Chile slaps Nova Austral with production cuts following mortality reporting scandal
Chile Sub-Secretary of Fisheries and Aquaculture (Subpesca) has cut salmon farmer Nova Austral’s production permits after it was discovered the latter gave false mortality figures.
Subpesca issued a resolution reducing farm density from 17 kilograms to 13 kilograms per at three centers for salmon farming concession group 54A, belonging to Nova Austral in Chile’s Magallanes region.
In Chile, salmon farmers are required to reduce stocking if mortality surpasses 15 percent.
Nova Austral – which prides itself in providing sustainable, antibiotic-free products by harvesting salmon in the cold waters of Southern Patagonia – has faced scrutiny since June, when Chilean press reported an attempt to manipulate the company’s reported mortality rates. In response, Sernapesca, the country’s fisheries and aquaculture regulator, filed three complaints against the company for knowingly misleading authorities through false reporting of information, and the Aquaculture Stewardship Council terminated a logo licensing agreement on all of Nova Austral’s products while it carries out its own independent investigation. The company fired CEO Nicos Nicolaides in July, referring to “certain irregularities” in the information provided to Sernapesca.
“Nova Austral does not compromise its standards of production, antibiotic-free product integrity, sustainability, and environmental commitment for which it has been recognized internationally,” it said at the time, highlighting its near-completion of the USD 45 million [EUR 41.1 million] hatchery in the Magallanes region designed to improve smolt quality and normalize mortality rates.
Earlier this month Chile’s Superintendency of the Environment (SMA) also announced it will begin sanctioning proceedings against Nova Austral for environmental damage the company caused at four salmon-farming sites in the Magallanes region, citing evidence of overproduction, waste mishandling, inadequate mortality management, breaches in its silage platform allowing runoff, and lacking mandatory equipment to comply with rules pertaining to algal blooms and fish escapes.
A U.S. law firm, Ropes & Gray, was hired by Sernapesca to investigate mortality figures at Nova Austral farms in the wake of newspaper stories alleging that the salmon farmer had submitted fake mortality figures. That firm corroborated the allegations in the newspaper story.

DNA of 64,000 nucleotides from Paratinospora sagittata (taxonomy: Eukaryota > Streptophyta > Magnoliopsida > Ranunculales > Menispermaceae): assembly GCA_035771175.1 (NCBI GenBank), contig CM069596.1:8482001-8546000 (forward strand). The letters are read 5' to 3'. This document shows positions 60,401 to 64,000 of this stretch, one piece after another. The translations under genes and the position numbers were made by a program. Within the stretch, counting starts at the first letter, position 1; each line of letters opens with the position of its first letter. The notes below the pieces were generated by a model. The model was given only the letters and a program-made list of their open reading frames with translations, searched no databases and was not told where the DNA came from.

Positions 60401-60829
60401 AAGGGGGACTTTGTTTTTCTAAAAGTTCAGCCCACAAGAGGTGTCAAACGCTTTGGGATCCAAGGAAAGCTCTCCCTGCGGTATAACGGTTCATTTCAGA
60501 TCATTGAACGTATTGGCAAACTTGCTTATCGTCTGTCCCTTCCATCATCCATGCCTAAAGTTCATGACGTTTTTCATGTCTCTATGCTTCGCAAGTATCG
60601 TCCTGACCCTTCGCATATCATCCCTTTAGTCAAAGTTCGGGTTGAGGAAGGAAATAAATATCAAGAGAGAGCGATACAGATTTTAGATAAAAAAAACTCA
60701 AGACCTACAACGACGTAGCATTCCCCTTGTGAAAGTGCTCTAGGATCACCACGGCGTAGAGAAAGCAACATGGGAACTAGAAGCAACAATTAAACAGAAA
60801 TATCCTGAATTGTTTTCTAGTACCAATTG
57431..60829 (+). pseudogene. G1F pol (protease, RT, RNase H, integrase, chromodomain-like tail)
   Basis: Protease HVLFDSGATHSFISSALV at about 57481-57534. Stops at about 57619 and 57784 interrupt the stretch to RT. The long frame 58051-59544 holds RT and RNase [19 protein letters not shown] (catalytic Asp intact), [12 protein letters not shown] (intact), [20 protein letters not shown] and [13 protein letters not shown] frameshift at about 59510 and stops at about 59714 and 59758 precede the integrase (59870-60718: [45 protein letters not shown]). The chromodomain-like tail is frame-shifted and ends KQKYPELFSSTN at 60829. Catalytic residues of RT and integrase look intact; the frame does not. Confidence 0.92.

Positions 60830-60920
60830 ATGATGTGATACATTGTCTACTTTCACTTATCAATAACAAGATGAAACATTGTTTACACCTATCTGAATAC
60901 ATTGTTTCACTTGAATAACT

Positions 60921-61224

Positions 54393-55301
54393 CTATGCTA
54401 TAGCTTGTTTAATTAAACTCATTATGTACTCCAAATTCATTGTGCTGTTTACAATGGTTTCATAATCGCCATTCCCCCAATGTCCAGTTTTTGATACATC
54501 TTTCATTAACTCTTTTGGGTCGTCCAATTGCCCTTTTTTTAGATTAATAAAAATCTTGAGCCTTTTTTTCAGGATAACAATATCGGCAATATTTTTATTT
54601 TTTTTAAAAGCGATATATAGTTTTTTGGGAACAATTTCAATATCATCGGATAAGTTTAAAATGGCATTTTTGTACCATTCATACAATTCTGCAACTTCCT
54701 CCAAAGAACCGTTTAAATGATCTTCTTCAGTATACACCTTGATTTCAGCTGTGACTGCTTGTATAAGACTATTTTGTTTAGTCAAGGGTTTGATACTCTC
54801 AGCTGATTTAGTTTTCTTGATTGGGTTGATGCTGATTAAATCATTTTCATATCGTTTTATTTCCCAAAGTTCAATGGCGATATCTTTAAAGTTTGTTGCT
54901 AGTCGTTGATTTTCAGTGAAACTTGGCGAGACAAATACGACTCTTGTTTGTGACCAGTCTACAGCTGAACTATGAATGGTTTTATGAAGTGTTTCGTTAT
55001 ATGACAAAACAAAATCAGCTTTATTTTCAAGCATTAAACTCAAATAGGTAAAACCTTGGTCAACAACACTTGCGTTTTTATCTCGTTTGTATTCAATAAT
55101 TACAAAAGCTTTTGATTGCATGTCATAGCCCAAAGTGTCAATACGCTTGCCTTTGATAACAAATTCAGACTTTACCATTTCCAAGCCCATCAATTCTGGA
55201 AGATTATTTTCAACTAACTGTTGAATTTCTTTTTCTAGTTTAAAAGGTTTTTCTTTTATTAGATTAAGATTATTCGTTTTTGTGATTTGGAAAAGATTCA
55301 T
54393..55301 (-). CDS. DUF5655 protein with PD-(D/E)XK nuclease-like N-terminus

“Our investigation confirmed that in some instances the company misreported mortality rates to Sernapesca to keep below the 15 percent threshold and avoid stocking reductions, the benefit of which largely has not been realized to date,” Ropes & Gray anti-corruption lawyer María González Calvet was quoted as telling investors. “Some employees also reported a related practice of deflating stocking numbers when smolt were delivered, to give the company a buffer in the mortality rate calculations.”
In addition, the company has lost its permission to farm in a fjord in southern Chile, according to a story in The Guardian. That, coupled with the regulatory cut of stocking permitted is expected to hit Nova Austral’s production. In a September 24 updated harvest guidance, the company said it expected to register 18,000 to 20,000 metric tons (MT) next year.
That compares to 23,000 MT it expects for 2019, which was adjusted at the beginning of September from the 30,000 MT it predicted at the start of the year.
According to the 2018 report from the United Nations' Food and Agriculture Organization (FAO), “The State of World Fisheries and Aquaculture (SOFIA),” Chile is expected to increase its fishery/aquaculture exports to 2.1 million tons by 2030, 56 percent above 2016 levels, making it the largest fish exporting country in Latin America and the Caribbean.
Photo courtesy of Chile Superintendency of the Environment